NEWBURYPORT — City Council President Jared Eigerman submitted a letter to the state Division of Capital Asset Management and Maintenance insisting that a parcel at 57 Low St. must undergo the required environmental analysis before it is sold to the city.
The 2.17-acre property, which includes a seldom-used National Guard maintenance garage, has been eyed by the mayor and other city officials as a possible permanent home for Newburyport Youth Services, which operates out of the first floor of the otherwise-empty former Brown School.
More recently, the state has offered the property to the city for $222,000, which Mayor Donna Holaday said was more affordable than she expected.
But in discussions over the past several months, Eigerman has expressed concern about complications and a potentially high cost of relocating Youth Services to the site.
In his Jan. 22 letter to the state, Eigerman elaborated on testimony he gave during a public hearing on the land conveyance last month at City Hall, saying the transfer has ignored potential environmental impacts and a review process required by the Massachusetts Environmental Policy Act Office.
"In an era when our natural environment, worldwide, is in dire crisis, the proposed transfer of 2.17 acres by the Commonwealth to the city of Newburyport has so far neglected to analyze such impacts, contrary to MEPA's command, and denying meaningful public review," Eigerman said in the letter.
He pointed out that there is a mandatory requirement to prepare and file an environmental notification form and an environmental impact report.
In the letter, Eigerman highlighted that the "vast majority" of the land being transferred is considered a wetland or an "unbuildable" buffer zone under the Wetlands Protection Act.
The letter includes a map of the site on which Eigerman illustrated the wetland and surrounding buffer zone.
He also noted that the same wetland is behind the National Guard facility. The MEPA would require a public review of any wetland altercation for the building, which is listed on the state Historical Commission's Inventory of Historical and Archeological Assets, Eigerman said.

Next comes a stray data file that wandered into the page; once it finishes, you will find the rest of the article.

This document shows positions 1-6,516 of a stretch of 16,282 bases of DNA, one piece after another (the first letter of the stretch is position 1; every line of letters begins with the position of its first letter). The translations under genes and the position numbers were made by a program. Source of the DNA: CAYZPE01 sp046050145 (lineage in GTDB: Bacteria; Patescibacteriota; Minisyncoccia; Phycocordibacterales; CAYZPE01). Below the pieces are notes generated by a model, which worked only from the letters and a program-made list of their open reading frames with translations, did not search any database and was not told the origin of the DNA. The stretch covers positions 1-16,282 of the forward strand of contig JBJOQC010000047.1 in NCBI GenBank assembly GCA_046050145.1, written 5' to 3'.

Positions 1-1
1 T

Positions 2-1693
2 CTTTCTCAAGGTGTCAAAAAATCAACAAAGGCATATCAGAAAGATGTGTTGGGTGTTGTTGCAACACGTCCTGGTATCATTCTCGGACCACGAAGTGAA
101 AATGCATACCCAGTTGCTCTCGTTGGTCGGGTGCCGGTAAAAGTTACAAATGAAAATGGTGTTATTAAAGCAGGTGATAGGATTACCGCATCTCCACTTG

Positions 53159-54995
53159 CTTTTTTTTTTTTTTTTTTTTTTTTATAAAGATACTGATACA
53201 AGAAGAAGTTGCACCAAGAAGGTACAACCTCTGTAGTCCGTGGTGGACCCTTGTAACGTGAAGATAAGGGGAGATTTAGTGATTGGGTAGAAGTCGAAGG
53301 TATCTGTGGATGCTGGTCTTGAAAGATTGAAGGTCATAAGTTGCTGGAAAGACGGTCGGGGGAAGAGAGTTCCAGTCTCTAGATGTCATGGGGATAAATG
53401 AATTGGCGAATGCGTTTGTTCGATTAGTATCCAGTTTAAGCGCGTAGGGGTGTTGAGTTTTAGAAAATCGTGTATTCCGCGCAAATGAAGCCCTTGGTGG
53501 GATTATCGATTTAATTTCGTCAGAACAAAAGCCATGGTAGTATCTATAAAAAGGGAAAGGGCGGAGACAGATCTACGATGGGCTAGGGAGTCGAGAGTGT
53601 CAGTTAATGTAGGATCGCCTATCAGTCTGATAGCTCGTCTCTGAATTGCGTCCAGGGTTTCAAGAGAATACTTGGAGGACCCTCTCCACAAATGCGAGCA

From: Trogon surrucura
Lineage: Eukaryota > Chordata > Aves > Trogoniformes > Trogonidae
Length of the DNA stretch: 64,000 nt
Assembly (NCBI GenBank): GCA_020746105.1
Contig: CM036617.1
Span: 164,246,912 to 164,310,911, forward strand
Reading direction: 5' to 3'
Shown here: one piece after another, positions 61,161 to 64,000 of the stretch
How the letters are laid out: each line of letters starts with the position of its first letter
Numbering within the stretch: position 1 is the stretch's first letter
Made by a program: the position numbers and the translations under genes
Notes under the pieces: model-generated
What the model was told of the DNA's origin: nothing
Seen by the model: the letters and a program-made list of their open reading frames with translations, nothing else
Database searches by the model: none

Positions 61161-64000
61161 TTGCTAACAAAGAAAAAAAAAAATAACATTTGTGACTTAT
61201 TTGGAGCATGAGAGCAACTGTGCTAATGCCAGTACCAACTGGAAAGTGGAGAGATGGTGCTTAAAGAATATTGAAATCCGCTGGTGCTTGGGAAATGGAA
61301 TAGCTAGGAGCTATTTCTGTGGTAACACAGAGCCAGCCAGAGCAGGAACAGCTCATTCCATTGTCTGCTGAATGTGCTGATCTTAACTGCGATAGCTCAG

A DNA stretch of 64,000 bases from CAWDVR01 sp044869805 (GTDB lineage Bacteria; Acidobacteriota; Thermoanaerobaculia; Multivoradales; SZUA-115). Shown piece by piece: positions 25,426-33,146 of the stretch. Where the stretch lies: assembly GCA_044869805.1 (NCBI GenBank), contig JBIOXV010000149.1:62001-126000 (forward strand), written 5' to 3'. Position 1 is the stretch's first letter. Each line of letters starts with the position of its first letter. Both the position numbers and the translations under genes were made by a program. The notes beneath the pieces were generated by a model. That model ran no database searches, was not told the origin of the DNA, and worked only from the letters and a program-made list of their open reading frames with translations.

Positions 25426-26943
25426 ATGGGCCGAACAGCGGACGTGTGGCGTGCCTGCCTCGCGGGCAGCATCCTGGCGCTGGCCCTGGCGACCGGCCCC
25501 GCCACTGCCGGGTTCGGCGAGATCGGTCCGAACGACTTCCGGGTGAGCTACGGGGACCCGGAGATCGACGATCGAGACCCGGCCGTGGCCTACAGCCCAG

On Wednesday, Eigerman emphasized the importance of the environmental review as part of determining the future of Youth Services.
"If we're going to do an apples-to-apples comparison of where to put Youth Services, we need to do it right," he said. "It's not so easy. You've got a site that's mostly wetland, so you've got to fill it in by variance and then file an environmental impact report."
When discussing the options for relocating Youth Services, Eigerman raised concerns about congestion on Low Street and a lack of sidewalks. In comparison, he also highlighted the merits of the Brown School.
"One advantage of the Brown School is that it's in a real neighborhood," Eigerman said of the South End building. "On Low Street, you'd have to build a brand new parking lot, plus a new building, plus a gymnasium."
Eigerman noted projects the city also needs to deal with, including road repairs, fixing drainage problems on Philips Drive, and replacing the Cutter Fire Station in the West End.
"We can't look at any of these projects in isolation — the responsible thing is priorities," Eigerman said. "There is only so much we can do ... . The Brown School might not be the ideal solution, but it needs a fair evaluation. Building a sprawling NYS (facility) is not something we should be jumping to."
Staff writer Jack Shea covers Newburyport City Hall. He can be reached via email at email@example.com or by phone at 978-961-3154. Follow him on Twitter @iamjackshea.